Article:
3. Current school has a hot lunch line with only 1 choice or the sandwich line. 1 out of 5 lunches are inedible due to "gross" visual factor. Again 40 – 50% of the food is thrown away. District is
    maybe 35% free lunch.Although the kitchen is fully equipped, the
    food is Sysco sourced and primarily cyrovac items and pre-done sandwiches that are placed in a hot box mid-morning and served in their wrappers. Cafeteria workers seem to have no idea how to use the equipment with the exception of boiling water in stock pots for the cyrovac bags or emptying food from the food-service bag & placing in steam table inserts. If an item can be prepackaged (pie slice, cookies, fruit cups) it is served rather than having employees cut an item or serve it into a cup, plate or bowl. So far only bananas for fresh fruit. The amount of packaging is staggering! This is all for concerns on food tampering & safety.

    I just don't know what the answer is to turn this around. There are "farm to school" initiatives out there but they have to have
    a committed volunteer base (w/ background checks) to work beyond the vegetable garden type projects.

    The reinbursement rate pretty well means that most schools will have to outsource and get prepared foods from the big institutional food service sources as there is no $ to employ staff to prepare the
    USDA provided cases of spaghetti sauce ($ 12.34), the whole grain spaghetti ($ 8.70) or mozzarella ($ 47.37) that could be used.
    The rinbursement rate would need to be doubled to do this.

  10. I notice that each time you have an orange, it must be peeled. How do children, with a limited amount of time – and some with a limited amount of ability – eat them? Do they get eaten? That concerns me. It's probably the most healthy part of the lunch, as it is fresh fruit, and many kids might not even be able to eat it.

  11. I saw an article with your link in the Pittsburgh paper, and I was very curious to see what you've been running into in the cafeteria. I remember when my girls went to school, and I had to fight with them constantly about providing alternate foods for my children with food allergies. (The no outside food rule of the preschool classroom gave way to compliance when my one child ate something she shouldn't have and got VERY ill.) I thought a donut every single morning was terrible, until I started reading this. I quickly handed the article to my children, logged in to the blog, and told them there was an interesting read for them.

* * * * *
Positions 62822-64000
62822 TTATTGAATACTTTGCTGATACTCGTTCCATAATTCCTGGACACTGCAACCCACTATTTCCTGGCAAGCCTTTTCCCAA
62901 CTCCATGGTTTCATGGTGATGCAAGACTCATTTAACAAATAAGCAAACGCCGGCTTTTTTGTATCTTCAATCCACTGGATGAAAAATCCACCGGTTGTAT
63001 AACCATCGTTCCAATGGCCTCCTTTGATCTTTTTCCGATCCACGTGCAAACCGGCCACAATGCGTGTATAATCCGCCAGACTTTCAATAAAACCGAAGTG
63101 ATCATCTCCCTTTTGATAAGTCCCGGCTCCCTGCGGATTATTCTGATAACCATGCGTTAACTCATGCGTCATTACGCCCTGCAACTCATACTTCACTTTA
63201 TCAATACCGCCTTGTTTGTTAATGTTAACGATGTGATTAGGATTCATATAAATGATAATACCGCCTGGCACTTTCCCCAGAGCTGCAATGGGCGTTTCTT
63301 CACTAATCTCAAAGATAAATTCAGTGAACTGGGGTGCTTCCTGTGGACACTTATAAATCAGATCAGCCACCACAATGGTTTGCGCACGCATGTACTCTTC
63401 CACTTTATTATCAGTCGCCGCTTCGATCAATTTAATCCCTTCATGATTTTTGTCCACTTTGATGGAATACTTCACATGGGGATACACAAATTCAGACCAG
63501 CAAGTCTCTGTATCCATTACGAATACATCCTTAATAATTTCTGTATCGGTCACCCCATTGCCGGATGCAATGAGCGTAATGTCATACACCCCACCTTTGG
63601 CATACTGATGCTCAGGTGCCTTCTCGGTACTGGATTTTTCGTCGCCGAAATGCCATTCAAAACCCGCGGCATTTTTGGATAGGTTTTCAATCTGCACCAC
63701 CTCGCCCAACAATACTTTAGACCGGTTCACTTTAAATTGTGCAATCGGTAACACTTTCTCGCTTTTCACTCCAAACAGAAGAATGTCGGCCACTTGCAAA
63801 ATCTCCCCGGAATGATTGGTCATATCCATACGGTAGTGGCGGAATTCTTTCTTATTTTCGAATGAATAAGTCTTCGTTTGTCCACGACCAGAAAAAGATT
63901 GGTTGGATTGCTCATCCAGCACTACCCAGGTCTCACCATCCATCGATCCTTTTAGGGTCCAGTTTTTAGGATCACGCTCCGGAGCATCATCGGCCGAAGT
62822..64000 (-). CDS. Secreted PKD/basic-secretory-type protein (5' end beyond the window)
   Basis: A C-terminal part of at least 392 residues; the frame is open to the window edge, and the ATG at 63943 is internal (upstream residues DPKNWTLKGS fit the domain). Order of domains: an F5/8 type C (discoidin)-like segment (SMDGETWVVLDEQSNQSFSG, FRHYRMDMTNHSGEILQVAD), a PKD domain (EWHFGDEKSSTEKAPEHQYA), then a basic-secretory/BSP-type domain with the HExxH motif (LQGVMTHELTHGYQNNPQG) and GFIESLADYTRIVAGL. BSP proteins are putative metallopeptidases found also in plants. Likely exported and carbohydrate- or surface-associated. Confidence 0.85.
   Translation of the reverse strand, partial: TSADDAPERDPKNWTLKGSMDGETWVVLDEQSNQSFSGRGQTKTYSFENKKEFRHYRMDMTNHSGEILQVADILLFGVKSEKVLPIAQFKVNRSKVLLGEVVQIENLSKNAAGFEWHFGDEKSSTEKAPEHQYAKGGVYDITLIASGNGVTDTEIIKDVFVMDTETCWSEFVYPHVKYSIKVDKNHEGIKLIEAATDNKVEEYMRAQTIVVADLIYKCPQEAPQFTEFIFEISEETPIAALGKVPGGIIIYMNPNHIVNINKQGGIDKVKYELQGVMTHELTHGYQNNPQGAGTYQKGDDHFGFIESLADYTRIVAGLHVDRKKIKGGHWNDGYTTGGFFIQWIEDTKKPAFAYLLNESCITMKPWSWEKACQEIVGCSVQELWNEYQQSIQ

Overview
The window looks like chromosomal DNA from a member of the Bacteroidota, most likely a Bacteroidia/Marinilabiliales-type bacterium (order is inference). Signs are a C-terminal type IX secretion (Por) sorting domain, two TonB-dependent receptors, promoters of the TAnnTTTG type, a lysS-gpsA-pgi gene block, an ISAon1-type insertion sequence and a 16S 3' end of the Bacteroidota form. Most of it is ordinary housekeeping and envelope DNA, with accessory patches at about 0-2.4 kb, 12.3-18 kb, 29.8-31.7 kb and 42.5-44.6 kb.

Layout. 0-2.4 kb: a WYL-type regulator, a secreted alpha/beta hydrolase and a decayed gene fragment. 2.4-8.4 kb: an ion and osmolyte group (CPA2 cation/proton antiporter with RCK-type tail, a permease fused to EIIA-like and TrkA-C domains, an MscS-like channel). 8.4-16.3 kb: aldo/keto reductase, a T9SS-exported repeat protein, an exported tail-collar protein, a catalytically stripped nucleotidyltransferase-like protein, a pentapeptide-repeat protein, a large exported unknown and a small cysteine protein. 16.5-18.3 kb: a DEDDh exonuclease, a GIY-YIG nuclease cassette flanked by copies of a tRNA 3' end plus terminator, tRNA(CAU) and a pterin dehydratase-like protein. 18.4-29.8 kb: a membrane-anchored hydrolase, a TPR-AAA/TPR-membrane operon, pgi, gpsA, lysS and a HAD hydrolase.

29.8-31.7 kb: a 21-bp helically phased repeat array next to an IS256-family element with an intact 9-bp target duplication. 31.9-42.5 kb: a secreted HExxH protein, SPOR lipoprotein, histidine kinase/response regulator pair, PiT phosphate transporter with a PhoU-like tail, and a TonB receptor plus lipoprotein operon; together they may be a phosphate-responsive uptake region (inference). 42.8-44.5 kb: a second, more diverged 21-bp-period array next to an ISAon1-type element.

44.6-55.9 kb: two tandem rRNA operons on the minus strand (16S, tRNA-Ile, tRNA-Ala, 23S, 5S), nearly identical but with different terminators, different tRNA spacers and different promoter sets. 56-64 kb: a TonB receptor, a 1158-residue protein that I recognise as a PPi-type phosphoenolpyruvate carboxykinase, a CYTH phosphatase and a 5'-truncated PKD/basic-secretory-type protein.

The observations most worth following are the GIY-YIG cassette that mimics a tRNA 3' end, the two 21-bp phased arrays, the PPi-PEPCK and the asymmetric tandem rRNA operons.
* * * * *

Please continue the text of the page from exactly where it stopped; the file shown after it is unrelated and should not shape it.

As I read your entries, I cringe and am glad I didn't eat breakfast. 😛 I've come to several conclusions, including that I am very glad I homeschool my children who get real food at every meal and that I am very thankful my mother packed my lunches when I was a child. Thank you very much for the look into a school lunch program and highlighting the need for more nutritious food. I'd also love to see some real veggies, because it's no wonder children hate them when they have that mushy stuff. It's no wonder people are surprised when they ask my children's favorite food and my girls tell them it's salad.

    Thank you very much for sharing your thoughts and posting such wonderful pics to highlight the horrors of your school meals. I can't wait to see what else you post!

  12. The comment about the funding is interesting.

    I don't think there are a lot of people who would say there is NOT room to improve school meals.

    I think the interesting discussion is HOW! Where to start? Which opinions to follow? Where to get the time/money? Can anything be done within the current structure until wide-scale changes come about?

    I hope to read see more of that here. But, I'm not really sure what the "project" is that the blog title mentions, so this might not be what the point is.

  13. Could you please comment a bit about the cooking facilities available in your school's kitchen? (Do you actually have a kitchen with real stoves?)

  14. I found your blog from SO INTERESTING. My oldest child is starting Kindergarten in the fall. She's been in daycare her whole life (almost) and has never been able to bring her lunch. I'm now looking forward to being able to pack her lunches for her instead of having her eat school lunches!!

  15. I love reading your blog, even though I usually cringe as I read it (because of the food, not because of your writing!).

    Is it feasible to add a Facebook icon to your page so we can share your posts on Facebook?

  16. Bread, pretzels, tater tots, processed cheese — all brown. So, the carb, fat and salt groups are definitely covered. I'm curious as to whether the "Nutrition Facts" for the meals are available at lunch. It also makes me wonder how these meals compare to what's served in prisons.